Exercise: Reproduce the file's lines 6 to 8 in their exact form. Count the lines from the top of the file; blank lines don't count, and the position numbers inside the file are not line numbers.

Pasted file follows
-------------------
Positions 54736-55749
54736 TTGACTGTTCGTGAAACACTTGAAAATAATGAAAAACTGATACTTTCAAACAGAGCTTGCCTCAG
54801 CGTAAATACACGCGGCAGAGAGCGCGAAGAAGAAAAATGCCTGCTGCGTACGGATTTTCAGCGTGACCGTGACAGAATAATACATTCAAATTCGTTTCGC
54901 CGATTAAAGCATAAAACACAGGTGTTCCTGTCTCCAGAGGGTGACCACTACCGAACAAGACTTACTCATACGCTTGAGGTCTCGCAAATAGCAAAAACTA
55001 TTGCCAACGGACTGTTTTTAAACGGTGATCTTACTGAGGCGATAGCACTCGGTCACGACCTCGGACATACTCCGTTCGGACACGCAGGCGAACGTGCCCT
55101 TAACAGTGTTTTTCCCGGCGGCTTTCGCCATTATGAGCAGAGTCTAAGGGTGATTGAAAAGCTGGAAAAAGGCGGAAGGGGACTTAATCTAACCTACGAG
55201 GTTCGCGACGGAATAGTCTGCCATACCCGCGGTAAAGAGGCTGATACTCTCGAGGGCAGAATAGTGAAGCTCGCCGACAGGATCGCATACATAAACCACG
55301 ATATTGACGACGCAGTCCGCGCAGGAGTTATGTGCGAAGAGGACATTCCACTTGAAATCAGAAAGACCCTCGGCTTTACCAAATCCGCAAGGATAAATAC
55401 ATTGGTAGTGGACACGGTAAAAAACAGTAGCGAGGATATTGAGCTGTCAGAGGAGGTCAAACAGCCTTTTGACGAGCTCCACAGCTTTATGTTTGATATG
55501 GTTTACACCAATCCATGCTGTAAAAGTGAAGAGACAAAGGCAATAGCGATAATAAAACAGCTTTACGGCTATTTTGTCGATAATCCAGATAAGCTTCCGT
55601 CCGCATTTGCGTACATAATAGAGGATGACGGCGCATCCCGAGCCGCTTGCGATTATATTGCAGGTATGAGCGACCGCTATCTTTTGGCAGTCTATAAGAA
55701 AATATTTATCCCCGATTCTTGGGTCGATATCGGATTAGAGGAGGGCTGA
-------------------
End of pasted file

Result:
55101 TAACAGTGTTTTTCCCGGCGGCTTTCGCCATTATGAGCAGAGTCTAAGGGTGATTGAAAAGCTGGAAAAAGGCGGAAGGGGACTTAATCTAACCTACGAG
55201 GTTCGCGACGGAATAGTCTGCCATACCCGCGGTAAAGAGGCTGATACTCTCGAGGGCAGAATAGTGAAGCTCGCCGACAGGATCGCATACATAAACCACG
55301 ATATTGACGACGCAGTCCGCGCAGGAGTTATGTGCGAAGAGGACATTCCACTTGAAATCAGAAAGACCCTCGGCTTTACCAAATCCGCAAGGATAAATAC